Princess Mako's request to forego a lump sum payment of 152.5 million yen ($1.38 million) upon her marriage to New York-based lawyer Kei Komuro will be honored, sources said.

The grant, guaranteed to any female who loses her status as an imperial family member upon tying the knot with a commoner, is intended to give them a head-start following their nuptials. The amount of payment varies depending on female imperial family members.

Mako's request, although unprecedented, will not be contested by the Imperial Household Agency or the central government, which are in the final stages of coordinating their views to scrap the payment.

Mako, who is 29 and the eldest daughter of Crown Prince Fumihito and Crown Princess Kiko, made clear she would decline to accept the money funded by taxpayers in light of public antipathy toward her marriage plans following revelations of financial troubles involving Komuro’s mother and the couple’s handling of the matter.

The couple, who met while studying at the same university in Tokyo, announced a postponement of their marriage plans in 2018. They are expected to finally wed in October.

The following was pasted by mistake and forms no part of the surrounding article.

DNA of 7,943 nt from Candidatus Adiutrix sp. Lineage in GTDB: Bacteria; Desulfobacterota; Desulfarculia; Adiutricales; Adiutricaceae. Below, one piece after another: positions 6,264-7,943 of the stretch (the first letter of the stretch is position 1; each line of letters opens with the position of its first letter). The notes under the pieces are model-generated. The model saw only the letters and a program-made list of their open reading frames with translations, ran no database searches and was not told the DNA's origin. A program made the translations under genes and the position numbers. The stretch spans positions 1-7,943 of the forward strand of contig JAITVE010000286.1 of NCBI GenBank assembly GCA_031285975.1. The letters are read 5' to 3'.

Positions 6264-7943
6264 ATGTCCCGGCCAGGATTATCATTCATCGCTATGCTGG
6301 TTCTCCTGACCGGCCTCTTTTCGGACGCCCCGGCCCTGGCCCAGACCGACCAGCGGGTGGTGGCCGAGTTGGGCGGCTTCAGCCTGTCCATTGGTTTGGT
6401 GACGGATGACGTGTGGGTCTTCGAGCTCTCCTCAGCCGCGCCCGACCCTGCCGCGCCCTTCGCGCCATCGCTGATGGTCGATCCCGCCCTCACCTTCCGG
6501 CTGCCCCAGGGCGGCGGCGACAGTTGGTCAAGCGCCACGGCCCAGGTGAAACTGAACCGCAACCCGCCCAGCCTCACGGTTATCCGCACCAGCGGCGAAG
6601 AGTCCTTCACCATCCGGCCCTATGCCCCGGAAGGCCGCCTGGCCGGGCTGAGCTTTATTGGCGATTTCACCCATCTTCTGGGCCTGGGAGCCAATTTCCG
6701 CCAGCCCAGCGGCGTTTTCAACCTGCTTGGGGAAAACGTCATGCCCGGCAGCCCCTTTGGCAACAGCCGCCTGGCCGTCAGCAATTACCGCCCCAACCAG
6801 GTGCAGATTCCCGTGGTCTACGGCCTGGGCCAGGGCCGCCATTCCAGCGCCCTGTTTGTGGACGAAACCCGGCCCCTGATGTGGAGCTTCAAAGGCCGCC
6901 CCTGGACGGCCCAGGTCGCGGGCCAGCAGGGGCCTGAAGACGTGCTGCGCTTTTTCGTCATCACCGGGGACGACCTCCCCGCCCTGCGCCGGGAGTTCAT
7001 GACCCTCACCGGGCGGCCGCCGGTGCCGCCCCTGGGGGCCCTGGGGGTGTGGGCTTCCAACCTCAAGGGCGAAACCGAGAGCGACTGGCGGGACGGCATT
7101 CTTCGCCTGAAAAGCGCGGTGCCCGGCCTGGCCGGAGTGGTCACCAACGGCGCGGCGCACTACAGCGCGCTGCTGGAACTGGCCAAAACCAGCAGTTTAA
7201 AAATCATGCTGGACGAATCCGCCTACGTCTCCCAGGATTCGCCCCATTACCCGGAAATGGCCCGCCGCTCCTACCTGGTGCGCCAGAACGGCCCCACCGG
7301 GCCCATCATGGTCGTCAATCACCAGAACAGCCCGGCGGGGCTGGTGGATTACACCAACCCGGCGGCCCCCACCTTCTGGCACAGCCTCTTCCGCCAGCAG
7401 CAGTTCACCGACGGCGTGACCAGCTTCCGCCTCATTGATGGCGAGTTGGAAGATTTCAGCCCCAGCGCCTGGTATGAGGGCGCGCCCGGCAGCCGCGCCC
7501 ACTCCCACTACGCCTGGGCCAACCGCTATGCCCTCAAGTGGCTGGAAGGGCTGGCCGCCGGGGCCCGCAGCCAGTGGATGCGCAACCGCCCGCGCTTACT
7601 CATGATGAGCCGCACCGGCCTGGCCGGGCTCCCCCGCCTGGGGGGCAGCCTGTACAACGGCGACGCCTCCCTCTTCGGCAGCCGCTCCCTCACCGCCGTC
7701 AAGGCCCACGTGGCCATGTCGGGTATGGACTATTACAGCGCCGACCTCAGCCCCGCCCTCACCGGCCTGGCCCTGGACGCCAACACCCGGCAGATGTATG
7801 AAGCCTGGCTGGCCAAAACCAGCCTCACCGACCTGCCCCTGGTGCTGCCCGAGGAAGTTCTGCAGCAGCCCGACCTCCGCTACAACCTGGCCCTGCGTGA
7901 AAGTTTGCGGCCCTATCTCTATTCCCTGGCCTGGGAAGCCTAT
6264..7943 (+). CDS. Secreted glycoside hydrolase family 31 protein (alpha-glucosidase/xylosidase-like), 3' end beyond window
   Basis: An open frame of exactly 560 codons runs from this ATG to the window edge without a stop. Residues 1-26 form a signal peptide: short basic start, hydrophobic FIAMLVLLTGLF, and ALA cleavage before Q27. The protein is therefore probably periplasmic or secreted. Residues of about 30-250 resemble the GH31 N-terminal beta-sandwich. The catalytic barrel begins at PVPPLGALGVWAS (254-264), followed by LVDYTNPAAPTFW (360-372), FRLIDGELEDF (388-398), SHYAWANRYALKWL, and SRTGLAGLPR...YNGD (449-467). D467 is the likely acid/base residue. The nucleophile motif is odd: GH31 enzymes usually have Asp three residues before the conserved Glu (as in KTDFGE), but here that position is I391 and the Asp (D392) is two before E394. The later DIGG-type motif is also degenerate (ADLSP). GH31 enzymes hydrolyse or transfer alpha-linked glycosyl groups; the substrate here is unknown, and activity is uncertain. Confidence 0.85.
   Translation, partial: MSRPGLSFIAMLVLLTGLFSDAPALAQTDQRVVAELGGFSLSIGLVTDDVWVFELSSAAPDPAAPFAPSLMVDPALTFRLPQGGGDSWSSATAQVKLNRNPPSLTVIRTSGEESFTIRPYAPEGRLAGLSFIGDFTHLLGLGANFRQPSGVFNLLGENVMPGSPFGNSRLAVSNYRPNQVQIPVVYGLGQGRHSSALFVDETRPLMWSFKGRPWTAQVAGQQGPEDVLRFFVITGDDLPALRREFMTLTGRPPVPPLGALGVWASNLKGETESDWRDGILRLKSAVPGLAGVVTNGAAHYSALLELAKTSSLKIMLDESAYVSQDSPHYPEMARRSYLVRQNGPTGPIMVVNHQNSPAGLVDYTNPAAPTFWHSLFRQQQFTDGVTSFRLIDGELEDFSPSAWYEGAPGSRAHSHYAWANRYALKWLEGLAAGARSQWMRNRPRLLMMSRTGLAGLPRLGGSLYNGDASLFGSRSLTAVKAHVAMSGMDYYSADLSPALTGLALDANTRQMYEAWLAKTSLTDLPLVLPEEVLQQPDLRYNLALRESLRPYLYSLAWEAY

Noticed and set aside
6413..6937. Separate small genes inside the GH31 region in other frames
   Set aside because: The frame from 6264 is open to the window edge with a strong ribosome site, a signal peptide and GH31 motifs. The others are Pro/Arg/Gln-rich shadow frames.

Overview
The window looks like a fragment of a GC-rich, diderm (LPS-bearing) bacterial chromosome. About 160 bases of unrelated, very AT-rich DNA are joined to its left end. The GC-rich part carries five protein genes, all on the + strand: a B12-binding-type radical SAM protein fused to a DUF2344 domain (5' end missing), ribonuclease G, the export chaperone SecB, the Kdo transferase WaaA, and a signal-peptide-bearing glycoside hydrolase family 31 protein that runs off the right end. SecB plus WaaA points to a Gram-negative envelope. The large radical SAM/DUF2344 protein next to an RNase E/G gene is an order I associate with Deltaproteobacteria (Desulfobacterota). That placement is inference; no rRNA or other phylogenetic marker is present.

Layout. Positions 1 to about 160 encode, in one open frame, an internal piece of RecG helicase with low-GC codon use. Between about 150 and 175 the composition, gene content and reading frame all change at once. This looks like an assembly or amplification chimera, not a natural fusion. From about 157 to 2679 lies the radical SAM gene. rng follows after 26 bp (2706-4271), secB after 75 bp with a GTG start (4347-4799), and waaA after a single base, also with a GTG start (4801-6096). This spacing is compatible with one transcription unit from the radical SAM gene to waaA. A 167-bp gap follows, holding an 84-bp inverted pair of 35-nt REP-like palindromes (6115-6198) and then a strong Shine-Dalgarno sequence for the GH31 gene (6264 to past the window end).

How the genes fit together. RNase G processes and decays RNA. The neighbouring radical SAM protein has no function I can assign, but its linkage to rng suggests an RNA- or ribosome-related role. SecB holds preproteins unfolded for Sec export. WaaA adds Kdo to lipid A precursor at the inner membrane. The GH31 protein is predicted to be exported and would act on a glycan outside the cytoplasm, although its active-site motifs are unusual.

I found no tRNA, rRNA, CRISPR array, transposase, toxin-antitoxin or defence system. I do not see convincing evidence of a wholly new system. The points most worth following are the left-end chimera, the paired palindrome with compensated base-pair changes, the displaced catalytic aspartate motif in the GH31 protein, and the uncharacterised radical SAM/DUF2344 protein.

While the Imperial House Law requires a female member of the imperial family to remove her name from the imperial register upon marriage to a commoner, the Imperial House Economy Law provides a lump sum payment to help cover accommodation and living expenses “in order to preserve the dignity of a person who was once a member of the imperial family.”

Mako was expected to receive 152.5 million yen upon her marriage to Komuro, also 29.

But sources said Mako expressed a desire early on to shun any payment due to the public's reaction to her marriage plans.

Officials discussed alternatives, such as reducing the amount or paying her the full sum so she could donate it to a charity organization of her own choice, but concluded it was “difficult to ignore her feelings,” a source said.

It will be the first time in the postwar period for an imperial family member who renounces her imperial status not to receive the money.

“There has never been a case like this before, but it is not a necessary requirement to provide the money,” the source said, quoting the conclusion reached by those handling the matter.

Typically, the amount is determined by the Imperial Household Economy Council, of which the prime minister is a member.

Since Mako has declined to accept the sum, there will be no need for the members to meet and discuss the issue.

Komuro is scheduled to depart Sept. 26 from New York, where he intends to carve out a career as a lawyer, and arrive in Japan the following evening. He will spend 14 days in quarantine in Tokyo and then hold a joint news conference with Mako.